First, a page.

TOTALLY SPOILER-FREE (unless you haven’t read The Hunger Games, in which case, yeah, there are loads of spoilers here).
10 of 10: You couldn’t ask for a better follow-up to The Hunger Games. There is no middle-of-the-trilogy slump here. I’d say the Catching Fire book was even better than the first book, incredible as that is.
For me, the sign of a really really good book is when I periodically have to leap off the couch, throw the book aside, and scream to the empty house, “OH MY WORD! This book is so so so good!” I must have done that twenty-five times yesterday, which I’m sure delighted Bart as he was trying to study.
I didn’t mean to read this all in one day. I figured it’d take me at least two. And when noon rolled around and I’d only just cracked it and then I had to leave for a few hours, I thought there was no way I’d finish it. And yet, I did. The pages just flew by.
In The Hunger Games, I had a good feel for how the book would go, seeing as the back cover explained how the Hunger Games came about, how Katniss got picked to go, and then how she is in the Games to play to the death. Sure, you don’t know all the details about Prim or Peeta and those are certainly surprises, but I think I can safely say that most people have a good feel for the general story arc going in. Right?
catching fire by suzanne collins
In this Catching Fire book, I had absolutely no idea what was going to happen. Basically all that the various blurbs I’ve read say is that the Capitol is pretty angry at Katniss (and, by extension, Peeta) for getting the upper hand at the end of the Games and now they want revenge. And that unrest in the districts is building. But I had no clue what the main arc was going to be – would there be a war, some massive showdown with the Capitol, swift deaths, a run into the unknown (a la The Giver), or something else entirely? I just didn’t know. And that’s a pretty fun way to read a book.
A lot of the hype about book 2 has been the love triangle. I remember people saying a lot about the crazy love triangle in book 1, but, c’mon people. Peeta got 99% of the screen-time and Katniss didn’t say all that much about Gale. I demand more from my love triangles.
This one gave me the love triangle I hoped for. It really annoys me when a series presents a main love interest, makes him/her seem amazing and perfect and then, in the next book suddenly makes them in to a world class jerk so that of course they aren’t the one the person picks. I wondered if that would be the case in this book, if Peeta or Gale would suddenly and inexplicably turn in to a complete scumbag, and I’d have to be really annoyed.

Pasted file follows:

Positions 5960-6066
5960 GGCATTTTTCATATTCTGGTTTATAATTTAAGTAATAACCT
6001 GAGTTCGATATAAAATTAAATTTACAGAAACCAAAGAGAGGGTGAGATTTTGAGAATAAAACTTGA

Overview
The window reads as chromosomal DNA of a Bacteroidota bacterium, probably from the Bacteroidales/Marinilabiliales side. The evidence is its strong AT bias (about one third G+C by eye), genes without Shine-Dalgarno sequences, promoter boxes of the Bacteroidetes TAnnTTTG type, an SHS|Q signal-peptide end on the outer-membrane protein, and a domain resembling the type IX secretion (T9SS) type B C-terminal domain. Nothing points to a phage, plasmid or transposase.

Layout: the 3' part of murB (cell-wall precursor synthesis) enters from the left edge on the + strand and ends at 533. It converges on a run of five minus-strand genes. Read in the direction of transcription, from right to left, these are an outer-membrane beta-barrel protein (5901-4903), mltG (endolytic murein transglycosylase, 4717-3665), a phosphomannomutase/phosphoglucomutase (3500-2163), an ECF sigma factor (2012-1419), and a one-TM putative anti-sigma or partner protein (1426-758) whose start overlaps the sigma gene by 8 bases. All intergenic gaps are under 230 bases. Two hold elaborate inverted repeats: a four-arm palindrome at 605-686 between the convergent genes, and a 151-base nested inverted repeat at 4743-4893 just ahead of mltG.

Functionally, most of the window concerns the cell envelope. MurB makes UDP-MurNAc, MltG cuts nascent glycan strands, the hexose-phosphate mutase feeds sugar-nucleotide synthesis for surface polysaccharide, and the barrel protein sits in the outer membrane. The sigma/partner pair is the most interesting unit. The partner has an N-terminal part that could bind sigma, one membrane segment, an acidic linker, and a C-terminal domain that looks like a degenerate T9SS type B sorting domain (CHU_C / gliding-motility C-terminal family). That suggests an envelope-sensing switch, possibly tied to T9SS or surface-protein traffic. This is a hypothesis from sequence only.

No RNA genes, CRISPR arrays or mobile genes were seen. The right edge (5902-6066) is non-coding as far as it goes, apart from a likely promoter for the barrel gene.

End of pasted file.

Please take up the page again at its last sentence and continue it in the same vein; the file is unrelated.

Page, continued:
But no, that’s not what happens. Gale is as solid and great and understanding as Book 1 would lead you to believe, and Peeta is just a sweet and perfect as he was in The Hunger Games (Haymitch tells Katniss at one point, “You could live a hundred lifetimes and not deserve him”). Every time Katniss is around Gale, I would think “Oh, pick HIM!” but then she’d be with with Peeta and I’d think, “Wait, no, HIM.” The bad thing about a good love triangle is that she can’t pick BOTH. Ack. And unlike Twilight, where I basically never thought Bella would pick Jacob for one second, both of these guys were totally possible choices.
Catching Fire gave me that same horrifying feeling towards the end that Hunger Games did, as I suddenly realized I was only twenty pages from the end and there was no chance that there was going to be a big resolution to all the questions the book had laid out. I’d heard from basically every review I read that it was a giant cliffhanger, and I kept hoping that the cliffhanger would be a legitimate one (like at the end of Harry Potter 6 when you just have no idea if Snape is a good guy or a bad guy), rather than a “Harry Potter stood at the edge of a cliff, with Voldemort’s wand pointed at him. He knew he was going to die. TO BE CONTINUED IN BOOK 2.”
Because, really? That is not a real cliffhanger, since would you have really believed Harry Potter was going to get murdered straight off in the second book? No. Fortunately, Suzanne Collins makes it a real cliffhanger, like the end of The Hunger Games, where there are dozens of questions to be answered and a lot of things still to be resolved and a lot hanging in the balance.
I also heard that if you hadn’t read The Hunger Games yet, you should wait until all three books were out to read it, but I totally disagree with that. I didn’t close Catching Fire thinking, “AHHHHHH, I have to wait at least a year for the next one.” Instead I was so thrilled that there is more to this story, that these characters aren’t done yet, that this series is not over and closed. If you somehow have missed The Hunger Games thus far, don’t wait to get a copy. There is no reason to wait until the last book comes out. Jump on this bandwagon NOW, people.
Overall, I have to say this book was better. Everything about it was just a little stronger, I thought – the characters were richer, the plot twists are more surprising, and it’s more funny than The Hunger Games. I laughed a lot, when I wasn’t freaking out over the latest plot development.
When I read The Hunger Games in San Francisco last summer, I spent a lot of time walking around the city telling Bart almost page by page what was going on in the book. This time, with the end of school in sight and free-reading time available in just few weeks for him, he won’t let me tell him anything about this book because he’s planning to read it himself. And it is killing me.